Gigi Pattison, a 2nd-grade teacher at Clear Creek Elementary School (Shelby County), uses a conferring binder that helps her keep anecdotal notes on every student in her class. Each child has a grid for her to write down daily notes inside the binder.
“I refer back to these notes often so that I can get to know the students as individuals,” Pattison said. “Each conversation that I have with students is tailored to their needs and what they need to work on. This binder gives me what I need to also give feedback to parents and special education teachers.
“An additional way that I keep track of student success is exit slips on the particular skill that we’re working on,” Pattison added. “If I see that student scores are increasing, then I also know it is working. Sometimes, student scores decrease, are scattered or stay stagnant. When this occurs, I know that I need to do some investigating in order to pinpoint what is hindering student growth.”
Pattison said trial and error helps her with differentiated instruction, too.
“If I notice something is not working, I branch out to people, go online or read books to find how I can make it successful,” she said. “I have often had that moment of ‘This is not working. Why?’ When this occurs, I either try something completely new, or I (slightly) change up what I’ve been doing.”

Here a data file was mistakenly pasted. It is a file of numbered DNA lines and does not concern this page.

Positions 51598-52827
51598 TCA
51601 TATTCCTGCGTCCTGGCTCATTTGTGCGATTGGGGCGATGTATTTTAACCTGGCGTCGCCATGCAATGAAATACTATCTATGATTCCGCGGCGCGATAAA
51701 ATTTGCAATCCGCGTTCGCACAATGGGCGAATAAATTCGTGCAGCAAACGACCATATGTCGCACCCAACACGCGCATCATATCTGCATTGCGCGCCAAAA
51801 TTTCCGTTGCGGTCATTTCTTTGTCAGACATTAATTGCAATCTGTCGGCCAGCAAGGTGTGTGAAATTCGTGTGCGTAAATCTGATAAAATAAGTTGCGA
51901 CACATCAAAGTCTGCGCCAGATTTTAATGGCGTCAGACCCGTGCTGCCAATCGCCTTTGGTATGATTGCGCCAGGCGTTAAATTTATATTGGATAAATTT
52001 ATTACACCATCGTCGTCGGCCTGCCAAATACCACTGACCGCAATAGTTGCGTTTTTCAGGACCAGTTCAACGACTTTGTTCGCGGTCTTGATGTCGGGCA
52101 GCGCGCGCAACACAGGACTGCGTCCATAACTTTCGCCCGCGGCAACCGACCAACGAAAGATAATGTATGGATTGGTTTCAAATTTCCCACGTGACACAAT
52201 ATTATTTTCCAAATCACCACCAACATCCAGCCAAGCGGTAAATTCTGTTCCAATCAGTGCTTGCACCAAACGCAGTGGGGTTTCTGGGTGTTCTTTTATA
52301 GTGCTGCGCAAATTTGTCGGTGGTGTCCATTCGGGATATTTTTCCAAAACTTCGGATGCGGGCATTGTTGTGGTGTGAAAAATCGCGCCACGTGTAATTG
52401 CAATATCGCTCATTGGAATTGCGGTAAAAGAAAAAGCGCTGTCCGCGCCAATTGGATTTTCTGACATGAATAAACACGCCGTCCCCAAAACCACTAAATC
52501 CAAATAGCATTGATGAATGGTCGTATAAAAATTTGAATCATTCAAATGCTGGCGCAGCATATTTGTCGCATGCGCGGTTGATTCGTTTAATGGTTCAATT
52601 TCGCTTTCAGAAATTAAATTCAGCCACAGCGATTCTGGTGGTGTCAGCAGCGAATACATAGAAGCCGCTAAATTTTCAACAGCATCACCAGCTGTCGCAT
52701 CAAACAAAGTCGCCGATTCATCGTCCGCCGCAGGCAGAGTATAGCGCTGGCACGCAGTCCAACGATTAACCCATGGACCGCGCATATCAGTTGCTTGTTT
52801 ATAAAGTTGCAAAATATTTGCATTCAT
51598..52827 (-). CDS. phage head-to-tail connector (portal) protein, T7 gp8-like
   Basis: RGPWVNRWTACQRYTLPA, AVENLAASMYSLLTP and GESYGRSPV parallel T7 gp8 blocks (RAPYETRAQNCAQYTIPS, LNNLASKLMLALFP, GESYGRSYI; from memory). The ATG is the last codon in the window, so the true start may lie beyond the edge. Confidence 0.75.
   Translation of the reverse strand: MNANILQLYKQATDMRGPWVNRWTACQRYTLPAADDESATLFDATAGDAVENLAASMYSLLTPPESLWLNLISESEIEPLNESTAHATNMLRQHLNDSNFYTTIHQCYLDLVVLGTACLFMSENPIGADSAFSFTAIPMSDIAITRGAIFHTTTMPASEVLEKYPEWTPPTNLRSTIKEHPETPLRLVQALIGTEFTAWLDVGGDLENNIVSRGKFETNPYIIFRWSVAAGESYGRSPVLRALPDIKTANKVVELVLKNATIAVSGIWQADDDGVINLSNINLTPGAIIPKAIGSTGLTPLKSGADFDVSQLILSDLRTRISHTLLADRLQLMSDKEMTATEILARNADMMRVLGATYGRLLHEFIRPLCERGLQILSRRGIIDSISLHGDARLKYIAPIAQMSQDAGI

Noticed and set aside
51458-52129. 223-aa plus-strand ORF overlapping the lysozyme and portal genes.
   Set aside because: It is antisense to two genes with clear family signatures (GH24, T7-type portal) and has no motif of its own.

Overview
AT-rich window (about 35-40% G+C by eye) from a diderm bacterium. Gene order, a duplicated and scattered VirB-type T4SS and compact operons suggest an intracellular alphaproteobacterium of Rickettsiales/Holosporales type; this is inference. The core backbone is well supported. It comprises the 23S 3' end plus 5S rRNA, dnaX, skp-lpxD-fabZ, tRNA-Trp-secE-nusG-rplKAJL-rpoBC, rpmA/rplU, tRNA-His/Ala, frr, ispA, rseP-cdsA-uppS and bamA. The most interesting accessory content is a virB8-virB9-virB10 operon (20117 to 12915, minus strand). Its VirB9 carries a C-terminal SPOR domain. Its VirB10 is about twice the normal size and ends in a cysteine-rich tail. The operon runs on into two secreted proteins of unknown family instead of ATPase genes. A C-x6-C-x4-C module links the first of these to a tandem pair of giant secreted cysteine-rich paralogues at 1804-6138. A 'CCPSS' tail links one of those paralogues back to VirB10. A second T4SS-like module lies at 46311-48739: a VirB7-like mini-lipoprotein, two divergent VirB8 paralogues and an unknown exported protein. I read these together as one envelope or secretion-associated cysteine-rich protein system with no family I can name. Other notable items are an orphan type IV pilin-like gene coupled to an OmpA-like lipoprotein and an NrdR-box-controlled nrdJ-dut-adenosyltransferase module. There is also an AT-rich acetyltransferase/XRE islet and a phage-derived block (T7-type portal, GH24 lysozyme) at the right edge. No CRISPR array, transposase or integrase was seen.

Student engagement is a priority with differentiated instruction for Pam Quinn, who teaches 2nd grade at Green County Primary School.
“Second graders can be exuberant, and their enthusiasm is hard to contain. It is easy to spot when kids are just going through the motions,” Quinn said.
Quinn recently used a peer-to-peer activity that showed positive student engagement and proved to be a successful differentiated instruction lesson, she said based on how she changed the process.
Students had a writing prompt for explaining what they did over spring break. Instead of having them read their own works aloud, students swapped journals. They read entries and summarized what classmates had written. Students also assessed their writing based on sentence structure, punctuation and spelling.